Accreditation team to evaluate Elson S. Floyd College of Medicine

From staff reports

The Elson S. Floyd College of Medicine was granted accreditation candidacy last week, and members of its accrediting body are expected to visit the college at the WSU Spokane campus sometime this summer.

After applying for accreditation to the Liaison Committee on Medical Education (LCME), the agency which oversees all allopathic medical colleges in the U.S. and Canada to ensure standards are met, the college submitted foundational documents to the committee in December, said Doug Nadvornick, health sciences communication coordinator at WSU Spokane.

The LCME reviewed the documents, and decided to grant the college candidate status, Nadvornick said. The next step in the process is a site visit by a small group of the committee members this summer, during which they will evaluate the college.

If the LCME finds the college fits its criteria, it will grant preliminary accreditation, which will allow the college to begin recruiting and teaching students, Nadvornick said.

“I’m confident that we are going to put our best foot forward,” said John Tomkowiak, founding dean of the college. ”We don’t want to just meet accreditation standards, we want to exceed them.”

The LCME is made up of the college’s colleagues in the field of medicine from across the country, Tomkowiak said.

There are various aspects of the college which still need work before the site visit this summer, Nadvornick said. Among these are budget projections and identification of revenue sources, including how much money the college will receive from the state and private sources. The college also needs to hire more deans and faculty members and confirm its infrastructure will support its operations.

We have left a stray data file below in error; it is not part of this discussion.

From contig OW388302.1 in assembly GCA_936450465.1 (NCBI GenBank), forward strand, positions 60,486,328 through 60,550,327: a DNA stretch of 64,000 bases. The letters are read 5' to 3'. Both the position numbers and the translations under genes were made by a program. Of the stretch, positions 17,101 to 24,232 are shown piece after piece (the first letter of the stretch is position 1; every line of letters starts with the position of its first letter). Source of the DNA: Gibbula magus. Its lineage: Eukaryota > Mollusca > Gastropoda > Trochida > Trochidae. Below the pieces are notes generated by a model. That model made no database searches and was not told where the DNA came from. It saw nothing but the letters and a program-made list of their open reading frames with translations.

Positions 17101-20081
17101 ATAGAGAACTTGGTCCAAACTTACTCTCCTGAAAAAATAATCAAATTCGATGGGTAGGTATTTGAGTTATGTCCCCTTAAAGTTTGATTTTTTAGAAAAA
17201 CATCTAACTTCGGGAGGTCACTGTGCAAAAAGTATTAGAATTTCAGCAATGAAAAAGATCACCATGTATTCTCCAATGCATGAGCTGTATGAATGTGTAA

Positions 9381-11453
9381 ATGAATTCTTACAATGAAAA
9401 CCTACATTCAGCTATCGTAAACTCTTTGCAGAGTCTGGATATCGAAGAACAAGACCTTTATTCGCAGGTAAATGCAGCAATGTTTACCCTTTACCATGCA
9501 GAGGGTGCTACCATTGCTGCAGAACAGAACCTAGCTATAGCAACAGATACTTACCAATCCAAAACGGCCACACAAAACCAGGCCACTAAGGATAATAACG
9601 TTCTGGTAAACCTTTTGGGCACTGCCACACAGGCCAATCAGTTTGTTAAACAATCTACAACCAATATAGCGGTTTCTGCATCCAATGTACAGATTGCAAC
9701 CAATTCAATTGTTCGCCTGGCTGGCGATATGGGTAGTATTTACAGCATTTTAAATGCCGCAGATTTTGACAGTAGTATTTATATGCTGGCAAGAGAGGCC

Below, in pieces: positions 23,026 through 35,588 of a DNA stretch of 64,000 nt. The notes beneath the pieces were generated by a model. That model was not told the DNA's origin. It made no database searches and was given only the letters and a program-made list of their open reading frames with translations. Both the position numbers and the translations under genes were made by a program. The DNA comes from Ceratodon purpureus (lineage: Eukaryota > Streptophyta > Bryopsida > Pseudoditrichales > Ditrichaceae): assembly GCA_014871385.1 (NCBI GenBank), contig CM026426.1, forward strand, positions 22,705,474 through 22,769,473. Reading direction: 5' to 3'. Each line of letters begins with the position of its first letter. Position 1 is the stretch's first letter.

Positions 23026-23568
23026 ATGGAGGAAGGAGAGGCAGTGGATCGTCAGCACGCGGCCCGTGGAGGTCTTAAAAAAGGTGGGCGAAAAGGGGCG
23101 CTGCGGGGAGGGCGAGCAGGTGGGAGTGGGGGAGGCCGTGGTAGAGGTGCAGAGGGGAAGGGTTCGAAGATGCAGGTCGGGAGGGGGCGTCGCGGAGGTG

“I don’t see it as a hurdle or something to be endured,” Tomkowiak said. “I look forward to it as an opportunity to show colleagues across the nation what we’re doing. It’s up to us to demonstrate that we’re really doing all we can to have an excellent school.”

The first class of students will spend its first two years on the Spokane campus, after which students will spend their third and fourth years at one of WSU’s clinical campuses in Spokane, Tri-Cities, Vancouver or Everett.

He said an important part of the college’s mission is to help the state of Washington focus on underserved areas in the field of health, an issue medicine has been trying to tackle for a long time without much success.

The college will train medical students to enter the professional world to help solve this problem.

Nadvornick said the late President Elson S. Floyd had the idea to create a college of medicine on the Spokane campus. He wanted to expand and decided WSU could support its own college, and was working toward this during his last few months.

“This was President Floyd’s vision,” Nadvornick said. “Now that he’s passed away we’re just kind of working on developing his vision.”

Reporting by Cody Cottier